Recent History – 2002
April 18, 2002
By Mark Nielsen, Daily News Staff
Peace River South school district trustees passed a balanced preliminary budget Wednesday for the 2001-02 school year, but not without making some sacrifices.
Caught between rising costs, due largely to salary hikes that remain unfunded by the province, and falling revenue, caused by declining enrolment, trustees adopted a budget totalling slightly less than $38.3 million, and with it, a 13-point plan to cut $1.9 million.
School board chair Wayne Ezeard said that as a result of deliberations, trustees adopted “the best of the worst scenarios” presented by administration.
“But you don’t deal with a $1.9 million deficit by tickling the budget,” Ezeard said. “You go in with a broad-axe and unfortunately that’s what we had to do.”
The schools themselves will be asked to find a total of $904,000 in savings thorough adjustments or reductions to services, programs and staffing levels.
The number of district-based support teachers will be reduced to save $286,000, and another $141,000 in transportation and custodial costs will be cut by reducing the number of days that school is in session while extending the hours of each school day to meet Ministry of Education requirements.
Another $121,000 will come from combining elective funding, used for such items as trips to Gwillim Lake and bringing in theatre groups, with the per pupil allocation that each school will get.
District-level administrative staffing will also be adjusted and reduced to save $100,000, and $50,000 will be saved by applying service sharing revenue to the operating account.
School district funding for the Grandview facility, which houses the Kiwanis Arts Centre, will also be pulled, while a new home will be found for the alternative secondary school program also found at Grandview and administered through South Peace Secondary School.
Possibly the most controversial is a proposal to close Kelly Lake Elementary School for a further $50,000 savings. But trustees won’t make a final decision until the end of the school year and only after meeting with parents and teachers in Kelly Lake.
The budget for psychological and educational assessments will be reduced by $40,000, point-to-point bussing within the city will be discontinued for $33,000, and one custodial position will be eliminated for $30,000.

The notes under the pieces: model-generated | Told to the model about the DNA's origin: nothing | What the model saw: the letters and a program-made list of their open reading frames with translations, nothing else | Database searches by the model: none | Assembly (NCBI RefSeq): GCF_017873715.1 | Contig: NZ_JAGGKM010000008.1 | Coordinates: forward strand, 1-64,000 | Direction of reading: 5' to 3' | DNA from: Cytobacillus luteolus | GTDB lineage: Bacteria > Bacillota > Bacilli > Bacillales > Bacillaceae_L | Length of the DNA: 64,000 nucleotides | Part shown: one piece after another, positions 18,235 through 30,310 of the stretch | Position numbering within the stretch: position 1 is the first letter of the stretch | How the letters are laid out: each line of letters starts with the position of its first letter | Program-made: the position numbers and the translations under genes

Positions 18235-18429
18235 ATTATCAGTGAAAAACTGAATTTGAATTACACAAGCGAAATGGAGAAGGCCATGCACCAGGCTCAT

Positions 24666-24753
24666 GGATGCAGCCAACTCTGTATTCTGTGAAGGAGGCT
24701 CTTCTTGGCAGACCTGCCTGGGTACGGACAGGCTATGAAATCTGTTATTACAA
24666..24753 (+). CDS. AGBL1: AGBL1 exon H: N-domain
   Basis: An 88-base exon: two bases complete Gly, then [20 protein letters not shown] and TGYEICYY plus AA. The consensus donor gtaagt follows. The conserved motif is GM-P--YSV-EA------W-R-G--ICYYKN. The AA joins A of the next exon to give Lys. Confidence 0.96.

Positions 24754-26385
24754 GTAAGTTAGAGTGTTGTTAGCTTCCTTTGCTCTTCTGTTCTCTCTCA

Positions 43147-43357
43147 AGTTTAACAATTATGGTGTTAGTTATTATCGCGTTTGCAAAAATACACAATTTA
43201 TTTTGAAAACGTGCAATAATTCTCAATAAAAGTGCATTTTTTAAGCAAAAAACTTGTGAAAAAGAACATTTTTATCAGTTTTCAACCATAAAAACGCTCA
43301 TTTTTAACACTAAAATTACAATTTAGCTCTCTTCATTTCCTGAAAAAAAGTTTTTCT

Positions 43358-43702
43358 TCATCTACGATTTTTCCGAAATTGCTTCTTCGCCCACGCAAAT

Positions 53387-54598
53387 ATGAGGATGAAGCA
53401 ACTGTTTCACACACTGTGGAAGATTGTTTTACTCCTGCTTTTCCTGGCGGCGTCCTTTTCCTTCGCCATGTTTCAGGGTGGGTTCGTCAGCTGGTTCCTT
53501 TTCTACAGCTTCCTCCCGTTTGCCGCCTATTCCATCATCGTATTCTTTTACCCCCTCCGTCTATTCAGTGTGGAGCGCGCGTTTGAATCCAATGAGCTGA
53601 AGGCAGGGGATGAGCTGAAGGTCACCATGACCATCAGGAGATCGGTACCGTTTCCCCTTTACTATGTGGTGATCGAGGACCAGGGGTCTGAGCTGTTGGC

In respect to busing, director of operations Sam Barber said it effectively means that there will no longer be school buses for students living north of Alaska Avenue attending South Peace Secondary School and Central Middle School. However, he said that the school district will ask the city if Dawson Creek’s public transit system could fill in the gap.
Rental revenue from Tumbler Ridge housing, totalling $25,500, will be applied for the operating account, and the school district will no longer cover the cost of maintaining and operating Claude Galibois Elementary in Tumbler Ridge, for $25,000 in savings.
Following the closure of the Bullmoose mine, students no longer attend the school, although community groups have been using the building, particularly the gym on weekends.
As a show of support, trustees also voted to skip a cost of living increase for their stipends. And dates for public meetings in Dawson Creek, Chetwynd and Tumbler Ridge will be set within the next week or so, where details of the cuts will be fleshed out. Trustees will also meet with parent advisory councils to discuss the budget.
Enrolment is forecast to decline by 1.5 per cent for each of the next two years, while school districts will be forced to pay the 2.5 per cent hikes in the second and third years of the teachers contract. The district must also meet increases in benefits and other salaries.
Also, a special transition grant of $673,000 available to the district for the coming school year is also expected to disappear in the near future.
Along with continuing a tradition of passing balanced budgets, trustees were also intent on keeping the contingency fund at about $500,000 for such emergencies as unexpected increases in the cost of natural gas or propane.
It was originally expected that the shortfall would amount to $1.5 million for 2002-03 and $1.6 million for 2003-04. But thanks to simplifications such as less targeted funding, school boards have had greater flexibility to deal with lower revenue.
A final budget will be passed after September 30. Attendance on that day is used to determine the per-pupil allotment each school district will get.